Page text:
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Monday, April 24, 2017

Philosophical Question: Is there a God?

Miller Armstrong Section 8 - Installment 1
As we look back on the history of our planet, we see many great philosophical debates and questions pertaining to the question: Is there a God? I think this is a crucial question to ask yourself as you go through life because it obviously has affected millions throughout history. So, is there a God?

On the forefront, let me say that I do believe in God. By God I am talking of the Christian God. I believe in Jesus Christ, the Father, and the Holy Spirit. However, I have faced questions of my own that have called for me to dive in further. So I will basically give some facts on the writings of the Bible (Post One), as well as a conclusion or theory that I have developed in my own head over knowledge and discovery(Post Two).

Let's start with the Gospels (Matthew, Mark, Luke, and John). These books are the written accounts of Jesus' birth, life, death, and resurrection. Remember we are solely looking at this from a factual standpoint. These four books were written by the men Matthew, John Mark, Luke, and John the Apostle. Some speculate that it is impossible to tell who wrote these books however. Yet, the Bishop Irenaeus wrote in the year AD 180 "Matthew published his own Gospel among the Hebrews in their own tongue, when Peter and Paul were preaching the Gospel in Rome and founding the church there. After their departure, Mark, the disciple and interpreter of Peter, himself handed down to us in writing the substance of Peter's preaching. Luke, the follower of Paul, set down in a book the Gospel preached by his teacher. Then John, the disciple of the Lord, Who also leaned on his breast, himself produced his Gospel while he was living at Ephesus in Asia." So as we can see, these four books seem to be reliable eyewitness accounts to the living, dying, and rise of Jesus Christ. Some would argue that you cannot just rely on this; however, if we are to reconstruct reasonably accurate history from all various types of ancient sources, we ought to be able to do the same from these gospels, even though they are also idealogical. The other question of credibility is the time the Gospels were written. The standard scholarly dating of the Gospels is Mark in the 70s, Matthew and Luke in the 80s, and John in the 90s. However, if Jesus died in the year of 33 AD then these Gospels are well within lifetimes of eyewitness accounts being written. Also, these frames give way to lifetimes of eyewitnesses that would correct false teachings being tossed around. In the frame of history, these Gospels are really not late at all. Two of the earliest biographies of Alexander the Great were written of Arrian and Plutarch more than 400 years after his death in 323 BC. Although legendary events did evolve, they weren't developed until after the first 500 years after his death. By this we can conclude that the amount of time whether 30 or 60 years after Jesus the accounts of the Gospels are almost a nonissue in historical standards.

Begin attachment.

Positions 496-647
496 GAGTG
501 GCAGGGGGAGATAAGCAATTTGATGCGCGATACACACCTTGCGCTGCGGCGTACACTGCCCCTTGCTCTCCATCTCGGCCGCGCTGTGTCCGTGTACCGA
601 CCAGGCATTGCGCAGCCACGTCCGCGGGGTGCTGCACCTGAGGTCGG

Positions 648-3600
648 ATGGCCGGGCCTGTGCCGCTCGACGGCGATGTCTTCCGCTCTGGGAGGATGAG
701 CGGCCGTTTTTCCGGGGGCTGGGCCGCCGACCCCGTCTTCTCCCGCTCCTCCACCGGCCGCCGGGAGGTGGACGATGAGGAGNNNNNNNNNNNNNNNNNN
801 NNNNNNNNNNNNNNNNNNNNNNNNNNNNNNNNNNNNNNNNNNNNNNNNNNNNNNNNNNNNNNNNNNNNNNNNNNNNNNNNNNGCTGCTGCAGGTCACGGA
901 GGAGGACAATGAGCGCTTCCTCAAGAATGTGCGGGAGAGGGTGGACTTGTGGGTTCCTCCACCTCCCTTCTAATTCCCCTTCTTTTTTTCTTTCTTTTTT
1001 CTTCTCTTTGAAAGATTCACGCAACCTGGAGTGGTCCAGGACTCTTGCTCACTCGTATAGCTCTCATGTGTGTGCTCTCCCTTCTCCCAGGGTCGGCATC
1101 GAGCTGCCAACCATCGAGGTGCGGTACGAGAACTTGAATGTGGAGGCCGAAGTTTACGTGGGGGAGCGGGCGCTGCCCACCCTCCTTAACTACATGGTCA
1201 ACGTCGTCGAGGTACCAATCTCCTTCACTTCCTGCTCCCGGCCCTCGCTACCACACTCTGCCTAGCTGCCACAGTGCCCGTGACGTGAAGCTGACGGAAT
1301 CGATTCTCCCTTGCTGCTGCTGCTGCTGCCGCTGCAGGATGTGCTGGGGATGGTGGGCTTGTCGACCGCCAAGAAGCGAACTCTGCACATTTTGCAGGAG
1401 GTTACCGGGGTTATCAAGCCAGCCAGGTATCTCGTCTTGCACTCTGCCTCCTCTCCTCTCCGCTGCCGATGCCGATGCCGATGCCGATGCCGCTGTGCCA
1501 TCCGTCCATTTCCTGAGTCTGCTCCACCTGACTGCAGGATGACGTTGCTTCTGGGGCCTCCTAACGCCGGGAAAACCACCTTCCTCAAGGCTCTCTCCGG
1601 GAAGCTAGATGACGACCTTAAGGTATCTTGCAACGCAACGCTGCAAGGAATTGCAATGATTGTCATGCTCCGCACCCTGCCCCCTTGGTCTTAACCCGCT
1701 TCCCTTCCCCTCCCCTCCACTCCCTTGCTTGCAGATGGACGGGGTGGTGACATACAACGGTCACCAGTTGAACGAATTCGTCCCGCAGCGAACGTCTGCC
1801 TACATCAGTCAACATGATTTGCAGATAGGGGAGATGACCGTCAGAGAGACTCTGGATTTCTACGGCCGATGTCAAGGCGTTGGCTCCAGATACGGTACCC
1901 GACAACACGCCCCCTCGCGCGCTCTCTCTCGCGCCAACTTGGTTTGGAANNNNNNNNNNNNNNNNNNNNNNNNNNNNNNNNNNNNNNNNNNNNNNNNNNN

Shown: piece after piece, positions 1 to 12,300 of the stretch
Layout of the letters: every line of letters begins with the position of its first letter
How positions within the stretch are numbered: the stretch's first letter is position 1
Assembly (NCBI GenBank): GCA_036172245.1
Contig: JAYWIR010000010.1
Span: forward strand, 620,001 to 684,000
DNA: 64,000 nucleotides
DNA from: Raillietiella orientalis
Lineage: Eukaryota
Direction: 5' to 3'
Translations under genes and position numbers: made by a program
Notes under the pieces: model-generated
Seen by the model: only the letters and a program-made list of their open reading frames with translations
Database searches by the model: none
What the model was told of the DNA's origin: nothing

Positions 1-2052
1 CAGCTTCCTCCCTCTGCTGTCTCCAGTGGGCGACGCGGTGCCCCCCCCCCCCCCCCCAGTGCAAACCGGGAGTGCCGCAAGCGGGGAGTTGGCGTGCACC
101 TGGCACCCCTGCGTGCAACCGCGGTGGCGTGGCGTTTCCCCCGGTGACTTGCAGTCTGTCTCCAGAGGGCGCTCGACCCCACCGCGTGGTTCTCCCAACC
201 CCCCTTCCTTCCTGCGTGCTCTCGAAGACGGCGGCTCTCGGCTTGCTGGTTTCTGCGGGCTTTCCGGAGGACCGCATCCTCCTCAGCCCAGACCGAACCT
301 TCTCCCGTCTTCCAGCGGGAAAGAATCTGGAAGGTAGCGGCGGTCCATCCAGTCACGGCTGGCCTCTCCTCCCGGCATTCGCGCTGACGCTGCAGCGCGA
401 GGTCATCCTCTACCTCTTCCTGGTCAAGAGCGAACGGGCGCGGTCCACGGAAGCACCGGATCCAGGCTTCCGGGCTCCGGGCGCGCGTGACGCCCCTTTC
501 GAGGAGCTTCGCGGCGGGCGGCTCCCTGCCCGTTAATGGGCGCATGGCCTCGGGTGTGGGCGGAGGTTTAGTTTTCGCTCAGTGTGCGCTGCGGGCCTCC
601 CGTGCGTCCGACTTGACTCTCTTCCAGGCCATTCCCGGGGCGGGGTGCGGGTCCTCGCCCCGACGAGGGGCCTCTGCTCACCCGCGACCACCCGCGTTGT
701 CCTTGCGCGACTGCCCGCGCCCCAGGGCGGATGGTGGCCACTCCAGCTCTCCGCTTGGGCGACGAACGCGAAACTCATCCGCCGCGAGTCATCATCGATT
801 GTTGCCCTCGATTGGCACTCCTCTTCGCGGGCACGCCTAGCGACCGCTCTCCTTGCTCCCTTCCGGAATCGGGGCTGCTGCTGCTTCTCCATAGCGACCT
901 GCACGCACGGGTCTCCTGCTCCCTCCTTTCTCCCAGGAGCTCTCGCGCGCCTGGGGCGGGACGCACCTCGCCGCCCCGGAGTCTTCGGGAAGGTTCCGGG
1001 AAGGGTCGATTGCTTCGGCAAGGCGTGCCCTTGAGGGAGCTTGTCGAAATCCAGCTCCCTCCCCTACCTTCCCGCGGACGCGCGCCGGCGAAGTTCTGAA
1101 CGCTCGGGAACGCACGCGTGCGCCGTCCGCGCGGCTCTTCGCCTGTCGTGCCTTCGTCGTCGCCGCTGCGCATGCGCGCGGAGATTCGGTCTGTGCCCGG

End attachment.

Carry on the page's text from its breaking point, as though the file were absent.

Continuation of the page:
So these accounts of the life, death and resurrection of Jesus have given me a reason to fully believe they are reliable. And, without the Resurrection, the Christian faith is pointless.  In my next post I will dive into the philosophical reasons as to why I believe in a God. In this post, you have merely been witness to what I think is the most credible historical documents therefore pointing to the actuality of Christianity.

1 comment:

  1. "Remember we are solely looking at this from a factual standpoint" - well, that's the right aspiration. But we're far removed from the events in question, and layers of interpretation by generations of scribes and copiers have distorted our understanding of the facts.

    "a reason to fully believe they are reliable" - can you state that reason succinctly and persuasively? To believe "fully" may be to surrender a bit too much of what Santayana called the chastity of the intellect, which we must safeguard or else risk excessive credulity. Bible scholar Bart Ehrman gave a Lyceum lecture at MTSU a few years ago and was very persuasive in suggesting that Jesus has been serially "misquoted" through the ages.

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